Thursday, January 13, 2011

Why I prefer sculptures over paintings..

"Agora" by Magdalena Abakanowicz, one of my fav. public installations in Chicago..

Anyone who knows me, or has browsed through my blog, would know that I prefer sculptures over paintings.
The choice is more instinctive, but I have been asked this question many times, and it made ponder..

Here are some interesting aspects of sculptures..

Aesthetics meets physics [and chemistry].. Sculptures begins with sketches, but then there is the entire process of mold making, wax-casting, shell-making, metal pouring, chasing, sand-blasting, painting, patina. There's use of different materials like iron, steel, aluminium, bronze, wood, stone.. each with their own characteristics and each react differently to the elements of nature.. I find the entire process of fabrication of sculptures to be incredibly fascinating..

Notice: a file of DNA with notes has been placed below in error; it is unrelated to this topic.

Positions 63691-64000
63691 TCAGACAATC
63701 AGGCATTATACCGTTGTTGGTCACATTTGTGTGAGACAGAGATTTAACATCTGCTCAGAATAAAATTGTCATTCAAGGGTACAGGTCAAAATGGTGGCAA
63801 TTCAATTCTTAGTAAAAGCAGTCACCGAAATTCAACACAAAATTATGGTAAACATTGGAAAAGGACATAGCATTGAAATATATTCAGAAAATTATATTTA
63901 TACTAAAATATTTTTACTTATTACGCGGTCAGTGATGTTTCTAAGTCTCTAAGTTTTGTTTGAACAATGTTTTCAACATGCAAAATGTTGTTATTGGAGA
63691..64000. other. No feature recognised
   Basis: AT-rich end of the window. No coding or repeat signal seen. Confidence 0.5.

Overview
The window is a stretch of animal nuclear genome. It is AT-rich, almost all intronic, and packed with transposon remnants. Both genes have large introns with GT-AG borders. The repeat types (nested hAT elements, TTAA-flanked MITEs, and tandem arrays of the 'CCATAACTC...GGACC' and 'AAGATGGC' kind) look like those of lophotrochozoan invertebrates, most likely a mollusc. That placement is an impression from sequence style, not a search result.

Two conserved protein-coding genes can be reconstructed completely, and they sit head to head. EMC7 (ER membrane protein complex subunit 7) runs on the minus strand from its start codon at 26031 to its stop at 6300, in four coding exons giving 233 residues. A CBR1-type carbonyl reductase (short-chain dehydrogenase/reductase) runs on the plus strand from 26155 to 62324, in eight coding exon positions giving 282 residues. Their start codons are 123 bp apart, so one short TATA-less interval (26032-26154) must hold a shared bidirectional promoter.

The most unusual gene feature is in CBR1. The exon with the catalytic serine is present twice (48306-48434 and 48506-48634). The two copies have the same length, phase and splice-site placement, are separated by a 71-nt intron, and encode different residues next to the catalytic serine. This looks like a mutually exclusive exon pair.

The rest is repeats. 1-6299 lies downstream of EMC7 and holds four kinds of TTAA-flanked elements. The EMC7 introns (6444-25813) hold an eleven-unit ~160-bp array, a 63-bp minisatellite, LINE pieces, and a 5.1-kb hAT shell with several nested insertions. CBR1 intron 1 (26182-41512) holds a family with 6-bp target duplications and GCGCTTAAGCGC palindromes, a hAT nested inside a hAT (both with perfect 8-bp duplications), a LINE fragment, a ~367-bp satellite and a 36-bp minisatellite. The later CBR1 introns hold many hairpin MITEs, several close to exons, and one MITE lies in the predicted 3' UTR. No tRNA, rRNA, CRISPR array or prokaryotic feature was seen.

Preston Jackson at work.. wax-stage, to be ultimately bronze cast..

Here's another of Preston Jackson's work ..
Photograph of a dead whale and the draft sketches from there..

Preston Jackson, working on the Whale sculpture
"Making art can be a very lonely process".. - Preston Jackson..

Richard Hunt in his studio..
It's an amazing experience to see something so delicate and beautiful coming out of that heat and fire.. "In some of my works, it is my intention to develop the kind of forms Nature might create if only heat and steel were available to it.. - Richard Hunt..